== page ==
Monday, June 9th, 2014
Young kids start recognizing foods according to brand names between ages 3 and 4, a new Irish study has found–and their brand recognition is higher among unhealthy foods. Reuters has more:
Food-brand knowledge predicts what kids will ask for later, said lead author Mimi Tatlow-Golden of the School of Psychology at University College Dublin.
The study included 172 children in Ireland, ages three to five years old, a quarter of whom were from Northern Ireland, where marketing regulations differ from the rest of the country.
Just over half of the kids attended school in a disadvantaged community, according to local government and education department data.
Parents filled out questionnaires about family demographics, eating habits and children’s TV viewing alone and with others.
Researchers surveyed the kids at school one at a time, showing them nine food brand logos and product images, four belonging to healthy foods and five to less healthy foods, all of which are widely advertised in Ireland.
The researchers first asked kids if they knew the brand name of a food based on the logo, then if they knew what kind of food it was, then if they could match the brand logo to a picture of the correct food product.
Kids’ scores on the brand questions rose for all types of foods between ages three and five, the authors report in the journal Appetite. On average, kids could name about a third of the brands, name the product type of half the brands and correctly match the images of almost two-thirds of the brands.
At all ages, kids were better at recognizing the less healthy foods. Their knowledge of unhealthy foods was most strongly predicted by how much unhealthy food their parents ate, and was not predicted by TV time or their mother’s education level, the researchers found.
“We definitely couldn’t conclude that marketing doesn’t work, we just need to look beyond TV,” Sandra Jones, director of the Center for Health Initiatives at the University of Wollongong in Australia, told Reuters Health.
Some of the healthy brands in the study, like Frube flavored yogurt in a tube and Cheestring string cheese, only refer to one specific food product, whereas the unhealthy brands, which included Cadbury’s, McDonalds and Coca-Cola, produce a wide range of products, she noted. This could have skewed the results, said Jones, who was not involved in the research.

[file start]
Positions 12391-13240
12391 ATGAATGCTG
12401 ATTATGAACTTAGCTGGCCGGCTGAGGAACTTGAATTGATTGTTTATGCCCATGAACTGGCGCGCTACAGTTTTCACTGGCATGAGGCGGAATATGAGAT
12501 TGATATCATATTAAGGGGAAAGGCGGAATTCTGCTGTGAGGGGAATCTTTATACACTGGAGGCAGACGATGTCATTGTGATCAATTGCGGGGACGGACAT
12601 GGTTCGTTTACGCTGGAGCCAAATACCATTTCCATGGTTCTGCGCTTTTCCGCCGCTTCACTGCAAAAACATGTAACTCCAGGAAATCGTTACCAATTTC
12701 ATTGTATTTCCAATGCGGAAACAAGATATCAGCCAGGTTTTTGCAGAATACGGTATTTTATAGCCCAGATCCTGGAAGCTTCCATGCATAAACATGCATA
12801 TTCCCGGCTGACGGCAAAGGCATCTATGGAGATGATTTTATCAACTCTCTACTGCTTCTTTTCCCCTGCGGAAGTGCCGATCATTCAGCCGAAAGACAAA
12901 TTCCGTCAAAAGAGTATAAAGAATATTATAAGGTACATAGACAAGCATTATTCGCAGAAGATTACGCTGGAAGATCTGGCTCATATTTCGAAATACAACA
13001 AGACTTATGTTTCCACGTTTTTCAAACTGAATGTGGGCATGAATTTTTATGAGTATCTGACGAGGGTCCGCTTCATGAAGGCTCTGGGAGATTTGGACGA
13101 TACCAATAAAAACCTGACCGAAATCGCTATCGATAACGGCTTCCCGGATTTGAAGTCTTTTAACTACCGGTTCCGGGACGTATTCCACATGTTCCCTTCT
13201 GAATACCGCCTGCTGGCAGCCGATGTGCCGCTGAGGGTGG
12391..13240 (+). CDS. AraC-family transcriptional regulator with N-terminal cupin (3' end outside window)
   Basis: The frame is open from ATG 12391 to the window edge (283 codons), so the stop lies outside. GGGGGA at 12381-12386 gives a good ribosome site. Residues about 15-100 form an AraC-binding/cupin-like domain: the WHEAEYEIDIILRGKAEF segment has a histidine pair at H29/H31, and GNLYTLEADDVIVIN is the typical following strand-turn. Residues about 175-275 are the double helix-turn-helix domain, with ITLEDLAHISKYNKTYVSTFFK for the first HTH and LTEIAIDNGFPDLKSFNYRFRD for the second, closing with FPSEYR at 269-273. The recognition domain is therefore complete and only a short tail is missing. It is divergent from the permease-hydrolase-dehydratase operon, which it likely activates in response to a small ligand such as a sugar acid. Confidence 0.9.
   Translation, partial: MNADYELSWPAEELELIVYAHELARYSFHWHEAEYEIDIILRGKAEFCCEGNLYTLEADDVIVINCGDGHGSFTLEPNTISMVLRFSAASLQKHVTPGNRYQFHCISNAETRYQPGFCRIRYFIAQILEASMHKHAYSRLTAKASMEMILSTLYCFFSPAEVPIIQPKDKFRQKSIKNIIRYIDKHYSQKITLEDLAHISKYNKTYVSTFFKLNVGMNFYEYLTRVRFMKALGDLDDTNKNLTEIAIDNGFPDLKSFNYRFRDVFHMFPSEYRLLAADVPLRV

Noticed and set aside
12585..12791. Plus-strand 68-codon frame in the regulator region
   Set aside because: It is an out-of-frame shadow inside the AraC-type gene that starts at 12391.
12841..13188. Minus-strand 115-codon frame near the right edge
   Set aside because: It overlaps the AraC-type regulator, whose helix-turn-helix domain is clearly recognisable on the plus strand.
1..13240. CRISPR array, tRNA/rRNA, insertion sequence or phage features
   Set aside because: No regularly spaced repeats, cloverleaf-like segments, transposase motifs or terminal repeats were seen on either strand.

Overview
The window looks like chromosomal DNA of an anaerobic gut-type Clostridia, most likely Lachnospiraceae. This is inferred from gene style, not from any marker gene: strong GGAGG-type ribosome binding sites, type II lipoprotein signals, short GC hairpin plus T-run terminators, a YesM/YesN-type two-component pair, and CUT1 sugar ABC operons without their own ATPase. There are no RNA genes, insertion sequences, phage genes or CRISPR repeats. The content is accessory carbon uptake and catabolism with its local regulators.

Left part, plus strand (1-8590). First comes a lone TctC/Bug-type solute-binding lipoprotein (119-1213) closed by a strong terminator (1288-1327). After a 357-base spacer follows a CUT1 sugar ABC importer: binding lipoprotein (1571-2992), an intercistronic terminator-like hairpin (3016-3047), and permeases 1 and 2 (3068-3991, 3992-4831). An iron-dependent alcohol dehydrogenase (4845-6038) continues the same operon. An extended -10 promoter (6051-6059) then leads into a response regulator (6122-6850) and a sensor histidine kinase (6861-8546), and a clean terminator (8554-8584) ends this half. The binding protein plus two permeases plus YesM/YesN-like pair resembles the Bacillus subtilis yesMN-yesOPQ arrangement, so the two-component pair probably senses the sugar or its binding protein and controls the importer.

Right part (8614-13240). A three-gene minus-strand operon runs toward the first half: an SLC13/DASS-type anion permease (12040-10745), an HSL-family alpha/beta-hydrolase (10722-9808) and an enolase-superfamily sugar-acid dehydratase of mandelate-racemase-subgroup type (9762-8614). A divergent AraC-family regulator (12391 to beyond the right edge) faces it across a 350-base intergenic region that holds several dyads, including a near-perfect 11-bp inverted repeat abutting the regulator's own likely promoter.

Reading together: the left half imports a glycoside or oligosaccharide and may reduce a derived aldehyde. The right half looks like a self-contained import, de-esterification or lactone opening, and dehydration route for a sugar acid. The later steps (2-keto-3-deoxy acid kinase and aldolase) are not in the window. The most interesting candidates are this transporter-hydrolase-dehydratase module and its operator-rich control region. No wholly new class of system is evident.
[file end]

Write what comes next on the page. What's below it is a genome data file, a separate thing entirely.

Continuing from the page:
Image: Boy eating candy, via Shutterstock
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Thursday, April 3rd, 2014
When asked what foods a Burger King ad depicting a child’s meal included as part of a recent study published in JAMA Pediatrics, only 10 percent of children correctly identified apple slices–most of the rest said they thought the food was French fries. More from the Dartmouth-Hitchcock Norris Cotton Cancer Center, which completed the study:
In research published on March 31, 2014 in JAMA Pediatrics, Dartmouth researchers found that one-half to one-third of children did not identify milk when shown McDonald’s and Burger King children’s advertising images depicting that product. Sliced apples in Burger King’s ads were identified as apples by only 10 percent of young viewers; instead most reported they were french fries.
Other children admitted being confused by the depiction, as with one child who pointed to the product and said, “And I see some…are those apples slices?”
The researcher replied, “I can’t tell you…you just have to say what you think they are.”
“I think they’re french fries,” the child responded.